Russia cold fur
© Sputnik / Alexey Maligavko
Pedestrians on the street in Omsk.
Plunging temperatures in Moscow have prompted a run on cold weather gear, despite previous predictions that, given the impact of global warming, Russia's coldest days were behind it.

The TASS news network reported on Friday that figures from one of Russia's largest financial data firms showed sales of fur coats, hats and other products were up by 20 percent in January, compared to the same period last year. Experts from Platforms OFD, which collected the data, say outerwear had become a particularly popular purchase in Moscow during the second and third weeks of January.

The Russian capital saw a particularly frosty cold snap over the period, with heavy snow in volumes not seen for some years. Other regions of the country have also been battered by abnormally cold weather, with authorities in Siberia issuing warnings in December as forecasts predicted temperatures would plunge as low as -50 degrees Celsius (-58 Fahrenheit).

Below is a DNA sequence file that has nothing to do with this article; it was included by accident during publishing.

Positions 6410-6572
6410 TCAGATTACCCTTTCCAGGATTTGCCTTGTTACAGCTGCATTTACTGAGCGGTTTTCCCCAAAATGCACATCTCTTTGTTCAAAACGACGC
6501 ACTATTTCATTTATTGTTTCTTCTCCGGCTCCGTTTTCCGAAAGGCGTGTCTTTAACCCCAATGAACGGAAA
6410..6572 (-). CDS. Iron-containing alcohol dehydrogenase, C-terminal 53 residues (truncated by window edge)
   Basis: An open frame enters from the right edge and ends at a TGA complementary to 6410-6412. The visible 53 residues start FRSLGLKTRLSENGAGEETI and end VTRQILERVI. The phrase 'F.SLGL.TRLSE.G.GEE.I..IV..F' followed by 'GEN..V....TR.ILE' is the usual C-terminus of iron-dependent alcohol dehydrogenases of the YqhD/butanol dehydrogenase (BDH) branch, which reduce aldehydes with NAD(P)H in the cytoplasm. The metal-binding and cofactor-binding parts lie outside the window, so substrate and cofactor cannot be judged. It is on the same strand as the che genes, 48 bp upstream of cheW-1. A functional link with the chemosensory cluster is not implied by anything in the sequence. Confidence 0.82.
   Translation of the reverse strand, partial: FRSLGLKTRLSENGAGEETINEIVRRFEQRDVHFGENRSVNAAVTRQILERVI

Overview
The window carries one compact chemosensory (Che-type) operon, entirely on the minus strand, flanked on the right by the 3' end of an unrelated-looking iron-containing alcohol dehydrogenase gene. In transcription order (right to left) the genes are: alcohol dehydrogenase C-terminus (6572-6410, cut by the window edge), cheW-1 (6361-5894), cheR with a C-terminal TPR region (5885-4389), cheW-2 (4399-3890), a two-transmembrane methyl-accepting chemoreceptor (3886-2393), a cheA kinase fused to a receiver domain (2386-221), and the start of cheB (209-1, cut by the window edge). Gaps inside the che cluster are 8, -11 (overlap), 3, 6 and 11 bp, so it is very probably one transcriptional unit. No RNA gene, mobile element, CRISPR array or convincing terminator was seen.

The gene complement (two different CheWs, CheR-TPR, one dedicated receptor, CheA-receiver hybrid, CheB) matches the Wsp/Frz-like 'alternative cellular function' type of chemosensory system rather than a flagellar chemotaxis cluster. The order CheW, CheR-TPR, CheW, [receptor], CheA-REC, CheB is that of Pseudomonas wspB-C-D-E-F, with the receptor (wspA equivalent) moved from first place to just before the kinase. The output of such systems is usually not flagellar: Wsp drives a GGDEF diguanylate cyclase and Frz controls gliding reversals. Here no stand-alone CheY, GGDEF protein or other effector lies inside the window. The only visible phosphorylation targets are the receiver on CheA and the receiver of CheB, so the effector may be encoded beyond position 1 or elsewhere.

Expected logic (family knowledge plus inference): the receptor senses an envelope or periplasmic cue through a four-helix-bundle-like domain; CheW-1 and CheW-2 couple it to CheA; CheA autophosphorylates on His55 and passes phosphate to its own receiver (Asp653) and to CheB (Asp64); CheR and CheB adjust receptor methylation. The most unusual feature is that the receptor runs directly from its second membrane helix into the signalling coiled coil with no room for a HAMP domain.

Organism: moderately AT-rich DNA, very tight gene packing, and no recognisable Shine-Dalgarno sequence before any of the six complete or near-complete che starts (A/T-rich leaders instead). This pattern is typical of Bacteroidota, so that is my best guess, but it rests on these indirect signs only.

Some commentators had previously argued that Russia was gradually thawing as a result of global warming. In November, the New Statesman ran an article crying 'Moscow's snowless winters' as a worrying sign for the world. Only a few weeks later, the city would see an abnormally heavy flurry. However, the mismatch between predictions and reality potentially highlights an even more concerning phenomenon - climate volatility.

As well as blisteringly cold winters, remote Russian regions such as those above the Arctic Circle have also seen abnormally high temperatures. Earlier this year, in the height of summer, record heat was registered in the small town of Verkhoyansk, at 38 degrees Celsius (100 Fahrenheit).

Earlier last year, Russian President Vladimir Putin signed a decree to order the government to take immediate action on climate change. As the fourth largest emitter of greenhouse gases, Russia will now work toward meeting the goals set out in the 2015 Paris Agreement.